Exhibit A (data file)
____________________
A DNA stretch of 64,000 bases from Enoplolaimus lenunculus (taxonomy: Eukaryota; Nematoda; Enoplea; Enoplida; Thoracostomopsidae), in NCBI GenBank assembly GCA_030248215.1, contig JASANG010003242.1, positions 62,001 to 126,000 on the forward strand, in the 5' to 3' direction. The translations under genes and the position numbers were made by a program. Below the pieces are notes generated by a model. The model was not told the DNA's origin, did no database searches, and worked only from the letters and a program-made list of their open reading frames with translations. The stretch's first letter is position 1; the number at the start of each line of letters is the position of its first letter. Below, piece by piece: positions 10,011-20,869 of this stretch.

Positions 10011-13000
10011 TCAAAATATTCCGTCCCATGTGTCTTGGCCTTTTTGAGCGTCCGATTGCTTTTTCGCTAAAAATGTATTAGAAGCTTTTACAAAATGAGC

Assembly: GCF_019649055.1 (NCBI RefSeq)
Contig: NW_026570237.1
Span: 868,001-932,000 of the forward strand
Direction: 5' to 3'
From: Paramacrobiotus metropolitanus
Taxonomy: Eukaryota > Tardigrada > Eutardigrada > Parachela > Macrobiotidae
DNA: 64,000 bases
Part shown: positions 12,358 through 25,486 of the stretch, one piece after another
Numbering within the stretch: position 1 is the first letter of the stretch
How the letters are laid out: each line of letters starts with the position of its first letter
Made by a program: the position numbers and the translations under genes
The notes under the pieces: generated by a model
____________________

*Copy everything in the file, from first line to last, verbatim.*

A DNA stretch of 64,000 bases from Enoplolaimus lenunculus (taxonomy: Eukaryota; Nematoda; Enoplea; Enoplida; Thoracostomopsidae), in NCBI GenBank assembly GCA_030248215.1, contig JASANG010003242.1, positions 62,001 to 126,000 on the forward strand, in the 5' to 3' direction. The translations under genes and the position numbers were made by a program. Below the pieces are notes generated by a model. The model was not told the DNA's origin, did no database searches, and worked only from the letters and a program-made list of their open reading frames with translations. The stretch's first letter is position 1; the number at the start of each line of letters is the position of its first letter. Below, piece by piece: positions 10,011-20,869 of this stretch.

Positions 10011-13000
10011 TCAAAATATTCCGTCCCATGTGTCTTGGCCTTTTTGAGCGTCCGATTGCTTTTTCGCTAAAAATGTATTAGAAGCTTTTACAAAATGAGC

Assembly: GCF_019649055.1 (NCBI RefSeq)
Contig: NW_026570237.1
Span: 868,001-932,000 of the forward strand
Direction: 5' to 3'
From: Paramacrobiotus metropolitanus
Taxonomy: Eukaryota > Tardigrada > Eutardigrada > Parachela > Macrobiotidae
DNA: 64,000 bases
Part shown: positions 12,358 through 25,486 of the stretch, one piece after another
Numbering within the stretch: position 1 is the first letter of the stretch
How the letters are laid out: each line of letters starts with the position of its first letter
Made by a program: the position numbers and the translations under genes
The notes under the pieces: generated by a model